## What Is Kappa?

Kappa is the measurement of an option contract's price sensitivity to changes in the volatility of the underlying asset. Volatility accounts for recent changes in price, historical changes in price, and future price moves. For a trading instrument, like an option, volatility is intended to capture the amount and speed at which the price moves up and down.

### Key Takeaways

- Kappa is the measurement of an option contract's price sensitivity to changes in the volatility of the underlying asset.
- Kappa, also called vega, is one of the four primary Greek risk measures, so-named after the Greek letters that denote them.
- Kappa measures risk by calculating the amount that an option contract's price changes in reaction to a 1% change in the implied volatility of the underlying asset.
- This set of risk measures—kappa, theta, gamma, delta—indicates how sensitive an option is to time-value decay, changes in implied volatility, and movements in the price of its underlying security.

## Understanding Kappa

Kappa, also called vega, is one of the four primary Greek risk measures, so-named after the Greek letters that denote them. Since vega is not actually a Greek letter, (the "v" in vega stands for "volatility" just as the "t" in "theta" stands for "time") it is sometimes referred to as kappa.

The prices of options contracts are influenced by a number of different factors. The option Greeks are four ways of measuring factors that influence the price of options; traders use these measures when analyzing options. This set of risk measures—kappa, theta, gamma, delta—indicates how sensitive an option is to time-value decay, changes in implied volatility, and movements in the price of its underlying security.

Kappa measures risk by calculating the amount that an option contract's price changes in reaction to a 1% change in the implied volatility of the underlying asset. Kappa is higher the further away an option's expiration date is. Kappa falls as the expiration date approaches because the price of an option becomes more sensitive to the price volatility of the underlying asset as its expiration date gets closer. (Options that are expiring immediately have negative kappa.) This is because options that are expiring in the future have greater premiums assigned to them than those options that expire immediately.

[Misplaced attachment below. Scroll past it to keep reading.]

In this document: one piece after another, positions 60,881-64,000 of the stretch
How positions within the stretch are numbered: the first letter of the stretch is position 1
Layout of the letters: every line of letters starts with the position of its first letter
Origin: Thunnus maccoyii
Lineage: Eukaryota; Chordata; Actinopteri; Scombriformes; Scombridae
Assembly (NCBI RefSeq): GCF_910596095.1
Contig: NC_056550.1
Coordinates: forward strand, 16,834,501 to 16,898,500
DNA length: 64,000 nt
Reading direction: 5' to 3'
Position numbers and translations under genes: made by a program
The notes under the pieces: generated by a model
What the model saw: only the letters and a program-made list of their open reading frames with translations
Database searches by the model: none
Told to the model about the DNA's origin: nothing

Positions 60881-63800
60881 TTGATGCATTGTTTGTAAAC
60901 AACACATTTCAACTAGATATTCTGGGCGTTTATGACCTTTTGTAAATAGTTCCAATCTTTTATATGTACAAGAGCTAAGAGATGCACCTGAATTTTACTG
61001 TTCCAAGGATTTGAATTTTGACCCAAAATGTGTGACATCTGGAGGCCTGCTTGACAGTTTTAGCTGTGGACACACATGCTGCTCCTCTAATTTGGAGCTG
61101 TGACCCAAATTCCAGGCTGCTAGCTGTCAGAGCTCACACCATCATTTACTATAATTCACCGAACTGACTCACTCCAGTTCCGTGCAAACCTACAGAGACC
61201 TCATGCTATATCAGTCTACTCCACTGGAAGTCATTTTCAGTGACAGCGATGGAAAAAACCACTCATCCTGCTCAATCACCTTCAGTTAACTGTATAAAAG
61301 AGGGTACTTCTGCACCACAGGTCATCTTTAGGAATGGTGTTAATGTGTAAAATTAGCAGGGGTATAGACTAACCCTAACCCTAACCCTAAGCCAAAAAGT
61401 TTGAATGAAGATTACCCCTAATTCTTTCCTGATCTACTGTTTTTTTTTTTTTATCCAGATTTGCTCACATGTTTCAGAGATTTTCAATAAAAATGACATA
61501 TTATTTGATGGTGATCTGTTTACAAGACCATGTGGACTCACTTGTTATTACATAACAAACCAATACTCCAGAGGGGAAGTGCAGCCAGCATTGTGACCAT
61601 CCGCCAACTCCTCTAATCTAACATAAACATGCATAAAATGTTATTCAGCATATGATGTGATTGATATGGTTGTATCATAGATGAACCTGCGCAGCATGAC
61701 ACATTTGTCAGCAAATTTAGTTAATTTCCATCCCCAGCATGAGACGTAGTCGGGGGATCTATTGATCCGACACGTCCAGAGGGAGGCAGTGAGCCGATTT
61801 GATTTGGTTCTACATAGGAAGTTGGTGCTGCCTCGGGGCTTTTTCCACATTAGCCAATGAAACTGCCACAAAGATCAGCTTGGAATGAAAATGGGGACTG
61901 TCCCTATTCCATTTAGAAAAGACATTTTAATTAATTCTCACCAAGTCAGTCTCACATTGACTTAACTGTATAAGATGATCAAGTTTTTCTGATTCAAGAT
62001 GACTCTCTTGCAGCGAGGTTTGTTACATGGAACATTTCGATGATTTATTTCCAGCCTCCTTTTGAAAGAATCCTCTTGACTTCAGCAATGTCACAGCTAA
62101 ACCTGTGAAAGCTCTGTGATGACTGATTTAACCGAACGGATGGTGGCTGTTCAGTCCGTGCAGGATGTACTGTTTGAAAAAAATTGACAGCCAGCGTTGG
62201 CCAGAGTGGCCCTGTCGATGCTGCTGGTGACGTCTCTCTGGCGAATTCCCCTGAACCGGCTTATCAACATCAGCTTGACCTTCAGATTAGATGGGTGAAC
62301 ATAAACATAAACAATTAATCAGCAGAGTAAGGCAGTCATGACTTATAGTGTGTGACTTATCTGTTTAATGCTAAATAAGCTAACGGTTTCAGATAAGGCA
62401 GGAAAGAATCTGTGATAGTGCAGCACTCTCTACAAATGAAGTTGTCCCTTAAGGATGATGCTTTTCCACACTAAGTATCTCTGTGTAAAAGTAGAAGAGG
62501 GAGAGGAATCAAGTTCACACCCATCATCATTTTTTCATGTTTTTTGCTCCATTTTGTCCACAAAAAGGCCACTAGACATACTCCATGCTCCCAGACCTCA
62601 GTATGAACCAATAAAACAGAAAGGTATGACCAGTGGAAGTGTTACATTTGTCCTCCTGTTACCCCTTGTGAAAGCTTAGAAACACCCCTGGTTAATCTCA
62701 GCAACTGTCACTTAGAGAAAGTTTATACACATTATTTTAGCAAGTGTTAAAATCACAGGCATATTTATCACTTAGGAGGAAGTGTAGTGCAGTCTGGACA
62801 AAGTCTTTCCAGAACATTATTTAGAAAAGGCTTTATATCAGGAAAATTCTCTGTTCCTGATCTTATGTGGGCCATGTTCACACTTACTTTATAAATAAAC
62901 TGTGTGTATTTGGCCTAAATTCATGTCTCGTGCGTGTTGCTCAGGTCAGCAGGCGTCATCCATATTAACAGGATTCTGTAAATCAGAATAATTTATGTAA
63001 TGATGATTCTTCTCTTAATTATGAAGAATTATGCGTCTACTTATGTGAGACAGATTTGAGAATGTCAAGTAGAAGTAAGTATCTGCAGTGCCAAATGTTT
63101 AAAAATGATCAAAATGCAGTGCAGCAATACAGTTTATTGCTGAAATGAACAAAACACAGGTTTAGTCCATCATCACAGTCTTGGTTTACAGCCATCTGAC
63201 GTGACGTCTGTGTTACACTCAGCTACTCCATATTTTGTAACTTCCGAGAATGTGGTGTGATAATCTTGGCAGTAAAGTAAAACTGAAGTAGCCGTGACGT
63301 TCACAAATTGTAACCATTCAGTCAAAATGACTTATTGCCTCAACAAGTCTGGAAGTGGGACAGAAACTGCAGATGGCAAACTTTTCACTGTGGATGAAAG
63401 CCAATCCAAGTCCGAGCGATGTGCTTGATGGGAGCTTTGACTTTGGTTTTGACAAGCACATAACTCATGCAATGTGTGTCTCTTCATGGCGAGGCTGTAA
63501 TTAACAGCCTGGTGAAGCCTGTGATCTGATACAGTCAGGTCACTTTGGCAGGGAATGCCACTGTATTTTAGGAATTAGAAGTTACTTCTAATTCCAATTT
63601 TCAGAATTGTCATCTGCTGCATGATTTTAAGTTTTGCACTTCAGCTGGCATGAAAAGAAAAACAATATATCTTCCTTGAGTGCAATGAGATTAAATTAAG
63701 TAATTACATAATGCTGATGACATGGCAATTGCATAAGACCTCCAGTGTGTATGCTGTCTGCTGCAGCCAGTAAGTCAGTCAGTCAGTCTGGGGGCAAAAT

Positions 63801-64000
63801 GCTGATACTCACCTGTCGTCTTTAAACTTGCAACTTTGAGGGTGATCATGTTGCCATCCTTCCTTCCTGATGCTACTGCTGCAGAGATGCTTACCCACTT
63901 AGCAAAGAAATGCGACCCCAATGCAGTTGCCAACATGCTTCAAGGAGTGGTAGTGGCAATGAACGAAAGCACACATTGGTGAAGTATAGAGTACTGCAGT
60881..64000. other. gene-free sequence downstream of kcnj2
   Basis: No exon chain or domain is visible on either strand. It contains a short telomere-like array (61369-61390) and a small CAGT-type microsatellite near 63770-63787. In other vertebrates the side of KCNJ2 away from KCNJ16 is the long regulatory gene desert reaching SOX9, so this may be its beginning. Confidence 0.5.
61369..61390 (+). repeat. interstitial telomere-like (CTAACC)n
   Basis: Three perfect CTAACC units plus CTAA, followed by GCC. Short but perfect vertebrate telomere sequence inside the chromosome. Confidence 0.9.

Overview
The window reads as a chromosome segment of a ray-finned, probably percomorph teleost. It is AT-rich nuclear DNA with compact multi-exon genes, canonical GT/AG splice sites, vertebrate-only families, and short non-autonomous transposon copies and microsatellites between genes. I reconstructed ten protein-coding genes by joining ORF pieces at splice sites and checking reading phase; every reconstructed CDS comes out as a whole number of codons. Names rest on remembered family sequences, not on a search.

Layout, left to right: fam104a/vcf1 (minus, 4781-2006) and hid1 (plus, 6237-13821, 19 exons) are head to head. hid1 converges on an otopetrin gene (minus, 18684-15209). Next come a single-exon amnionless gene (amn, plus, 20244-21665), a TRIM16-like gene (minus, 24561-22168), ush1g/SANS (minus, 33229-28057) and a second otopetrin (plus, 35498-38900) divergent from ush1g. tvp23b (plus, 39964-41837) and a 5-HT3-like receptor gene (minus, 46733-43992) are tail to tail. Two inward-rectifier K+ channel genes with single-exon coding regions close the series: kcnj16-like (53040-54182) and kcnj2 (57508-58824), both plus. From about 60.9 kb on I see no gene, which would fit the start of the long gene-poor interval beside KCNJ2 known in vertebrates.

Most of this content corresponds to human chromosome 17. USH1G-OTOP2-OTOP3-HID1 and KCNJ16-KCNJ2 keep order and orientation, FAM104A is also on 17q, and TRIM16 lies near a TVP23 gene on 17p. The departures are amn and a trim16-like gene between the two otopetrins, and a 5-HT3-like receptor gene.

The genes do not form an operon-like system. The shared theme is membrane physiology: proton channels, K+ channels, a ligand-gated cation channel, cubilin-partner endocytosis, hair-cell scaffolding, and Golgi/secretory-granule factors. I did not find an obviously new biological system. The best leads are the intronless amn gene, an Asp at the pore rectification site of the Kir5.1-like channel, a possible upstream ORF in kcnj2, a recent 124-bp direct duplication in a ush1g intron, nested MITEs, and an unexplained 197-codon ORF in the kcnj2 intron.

When there are large price movements (that indicate volatility) in the underlying asset, kappa changes. Kappa falls as the option gets closer to its expiration date. Kappa measures the price change for each percentage point change in implied volatility. Implied volatility is a prediction; it may vary from the real future volatility. Implied volatility is calculated using a model that determines what the current market prices are estimating an underlying asset's future volatility will be.

Kappa can be calculated for individual options, as well as an options portfolio. When kappa is determined for an options portfolio, it is referred to as net kappa. Net kappa is determined by adding up the kappas of each individual position.

The other three options Greek are delta, gamma, and theta. Delta measures the impact of a change in the underlying asset's price. It is the ratio that compares the change in the price of an asset, usually marketable securities, to the corresponding change in the price of its derivative. Gamma measures the rate of change of delta; it is the rate of change in an option's delta per 1-point move in the underlying asset's price. Theta measures the impact on the price as time passes (its time decay).